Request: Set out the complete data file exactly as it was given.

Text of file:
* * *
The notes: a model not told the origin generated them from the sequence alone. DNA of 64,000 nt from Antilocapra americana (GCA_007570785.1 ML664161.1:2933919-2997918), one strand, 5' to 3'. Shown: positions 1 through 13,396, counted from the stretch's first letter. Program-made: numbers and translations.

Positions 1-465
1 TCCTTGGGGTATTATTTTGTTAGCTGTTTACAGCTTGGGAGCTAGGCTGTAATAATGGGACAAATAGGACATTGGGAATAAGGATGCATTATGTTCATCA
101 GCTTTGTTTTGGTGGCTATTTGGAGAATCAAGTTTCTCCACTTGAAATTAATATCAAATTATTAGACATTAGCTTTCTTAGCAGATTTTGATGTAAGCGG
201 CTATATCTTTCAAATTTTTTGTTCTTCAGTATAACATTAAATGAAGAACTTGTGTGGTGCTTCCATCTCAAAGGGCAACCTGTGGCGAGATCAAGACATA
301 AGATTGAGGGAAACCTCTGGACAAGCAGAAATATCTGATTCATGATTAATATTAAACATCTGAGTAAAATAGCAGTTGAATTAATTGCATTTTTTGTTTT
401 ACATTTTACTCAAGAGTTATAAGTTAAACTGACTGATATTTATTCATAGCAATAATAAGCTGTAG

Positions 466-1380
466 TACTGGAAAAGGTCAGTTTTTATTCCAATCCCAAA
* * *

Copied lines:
The notes: a model not told the origin generated them from the sequence alone. DNA of 64,000 nt from Antilocapra americana (GCA_007570785.1 ML664161.1:2933919-2997918), one strand, 5' to 3'. Shown: positions 1 through 13,396, counted from the stretch's first letter. Program-made: numbers and translations.

Positions 1-465
1 TCCTTGGGGTATTATTTTGTTAGCTGTTTACAGCTTGGGAGCTAGGCTGTAATAATGGGACAAATAGGACATTGGGAATAAGGATGCATTATGTTCATCA
101 GCTTTGTTTTGGTGGCTATTTGGAGAATCAAGTTTCTCCACTTGAAATTAATATCAAATTATTAGACATTAGCTTTCTTAGCAGATTTTGATGTAAGCGG
201 CTATATCTTTCAAATTTTTTGTTCTTCAGTATAACATTAAATGAAGAACTTGTGTGGTGCTTCCATCTCAAAGGGCAACCTGTGGCGAGATCAAGACATA
301 AGATTGAGGGAAACCTCTGGACAAGCAGAAATATCTGATTCATGATTAATATTAAACATCTGAGTAAAATAGCAGTTGAATTAATTGCATTTTTTGTTTT
401 ACATTTTACTCAAGAGTTATAAGTTAAACTGACTGATATTTATTCATAGCAATAATAAGCTGTAG

Positions 466-1380
466 TACTGGAAAAGGTCAGTTTTTATTCCAATCCCAAA